Poilievre’s Photos: Ties To Social Conservatives

Recent photos of Pierre Poilievre and one of his most important MPs taken with individuals in controversial t-shirts at the Calgary Stampede have brought the debate surrounding LGBTQ rights and the theory of gender.

Last week, a man was pictured alongside the Tory leader wearing a t-shirt that read ‘Straight pride’, which can be translated as ‘straight pride’. Mr. Poilievre’s office eventually issued a statement in which he said he “did not agree with the message” conveyed.

Then, on Sunday, a photo circulated of his finance spokesman, Jasraj Singh Hallan, flanked by two men with t-shirts that read “Leave our kids alone”, or “Leave our children alone”, accompanied by an image of a family protected by a rainbow, an LGBTQ symbol, by an umbrella.

The Conservative Party preferred not to comment this time.

Religious conservatism

“The big challenge it poses [à Poilievre] is the fact that it brings the Conservative party back to issues related to social and religious conservatism,” observed Frédéric Boily, political scientist at the University of Alberta.

Issues related to gender theory, at the heart of the “cultural war” as it unfolds today in the West, “risk distorting its message, which is mainly articulated around the economy, the cost of living, of inflation”.

“At the same time, he cannot completely close the door to all that precisely because as a good curator, he is supposed to denounce Wokism, to use this expression,” he added.

Nothing there

One of the activists against universal teaching of gender theory and LGBTQ rights in schools, Jeff Park, minimizes the scope of the slogan.

“I don’t understand what’s so controversial about the ‘Leave our children alone’ slogan. It’s just politics,” Jeff Park, executive director of the Alberta Parents’ Union, said over the phone.

The father of four founded the organization in May 2022 with the goal of “raising the voice of parents in the education of their children”.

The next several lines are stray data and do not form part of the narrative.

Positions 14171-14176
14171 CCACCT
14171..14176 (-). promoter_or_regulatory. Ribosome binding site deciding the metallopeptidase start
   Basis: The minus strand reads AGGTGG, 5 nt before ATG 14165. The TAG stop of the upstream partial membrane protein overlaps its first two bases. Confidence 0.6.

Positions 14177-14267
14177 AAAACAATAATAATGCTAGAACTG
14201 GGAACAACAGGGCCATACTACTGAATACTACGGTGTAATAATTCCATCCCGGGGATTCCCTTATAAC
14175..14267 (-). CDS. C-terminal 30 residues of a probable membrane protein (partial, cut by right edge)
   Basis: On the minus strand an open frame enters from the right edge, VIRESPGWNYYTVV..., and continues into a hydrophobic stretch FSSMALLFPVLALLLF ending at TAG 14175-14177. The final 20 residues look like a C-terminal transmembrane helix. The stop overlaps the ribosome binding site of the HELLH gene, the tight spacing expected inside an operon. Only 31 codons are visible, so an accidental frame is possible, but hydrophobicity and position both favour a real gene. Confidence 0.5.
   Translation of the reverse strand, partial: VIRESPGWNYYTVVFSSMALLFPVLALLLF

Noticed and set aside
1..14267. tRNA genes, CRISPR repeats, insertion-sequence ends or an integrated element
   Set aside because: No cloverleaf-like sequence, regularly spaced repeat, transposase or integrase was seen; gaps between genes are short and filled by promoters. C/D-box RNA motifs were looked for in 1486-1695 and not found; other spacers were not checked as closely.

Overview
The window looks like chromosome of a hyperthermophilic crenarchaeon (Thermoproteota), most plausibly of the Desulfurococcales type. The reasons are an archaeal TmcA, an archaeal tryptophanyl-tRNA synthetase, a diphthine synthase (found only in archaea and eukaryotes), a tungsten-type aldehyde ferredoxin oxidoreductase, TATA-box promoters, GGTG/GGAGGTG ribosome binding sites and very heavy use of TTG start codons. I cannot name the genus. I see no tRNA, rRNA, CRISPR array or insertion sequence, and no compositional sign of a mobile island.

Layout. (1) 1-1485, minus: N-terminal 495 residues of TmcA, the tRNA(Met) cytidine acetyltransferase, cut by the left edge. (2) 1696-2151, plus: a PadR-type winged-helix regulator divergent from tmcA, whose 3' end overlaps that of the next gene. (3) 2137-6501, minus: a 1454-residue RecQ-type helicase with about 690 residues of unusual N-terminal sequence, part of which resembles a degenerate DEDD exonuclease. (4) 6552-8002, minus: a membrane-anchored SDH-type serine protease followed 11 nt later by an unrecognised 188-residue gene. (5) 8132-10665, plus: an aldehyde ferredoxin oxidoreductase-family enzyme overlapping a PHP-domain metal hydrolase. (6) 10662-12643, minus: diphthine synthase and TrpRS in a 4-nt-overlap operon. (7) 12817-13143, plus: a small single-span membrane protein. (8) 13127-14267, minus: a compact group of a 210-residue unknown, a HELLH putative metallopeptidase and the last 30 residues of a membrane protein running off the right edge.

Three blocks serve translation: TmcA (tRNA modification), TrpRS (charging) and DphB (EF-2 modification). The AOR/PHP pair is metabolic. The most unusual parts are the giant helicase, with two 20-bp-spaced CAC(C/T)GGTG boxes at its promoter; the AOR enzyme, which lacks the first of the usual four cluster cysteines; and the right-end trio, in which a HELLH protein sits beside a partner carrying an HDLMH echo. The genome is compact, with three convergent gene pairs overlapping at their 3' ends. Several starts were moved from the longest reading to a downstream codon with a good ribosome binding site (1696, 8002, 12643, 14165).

“It’s very simple: Parents are the only real experts on their own children, and their voice deserves to be included in the discussion,” said Park, who lives in Calgary Forest Lawn, where the MP sits. Hallan.

Park protests Justin Trudeau called ‘extreme right’ a New Brunswick government initiative that would force schools to seek parental consent if their child under 16 wants to change their name or identity of gender.

“Tell Trudeau: Parents’ rights aren’t far-right, they’re human rights!” reads the webpage of a petition launched by his organization.

“Far right”

But Professor Kristopher Wells of MacEwan University in Alberta says politicians who take pictures with anti-LGBTQ activists are “completely irresponsible.”

“When straight guys can’t walk down the street holding their partner’s hand because they fear being attacked, maybe it’s worth celebrating ‘straight pride’,” he said.

But in the meantime, according to him, his followers are “often linked to the extreme right” and like to make the LGBTQ community a “scapegoat”.

“These groups assume that there are no LGBTQ children, but that they magically appear as adults,” said the professor who holds the Canada Research Chair in Public Understanding. young people from sexual and gender minorities.

According to the latter, “children are identifying as LGBTQ earlier and earlier”, around ten years old for sexual orientation and “five or six years old” for “gender identity”.

This article is originally published on journaldequebec.com

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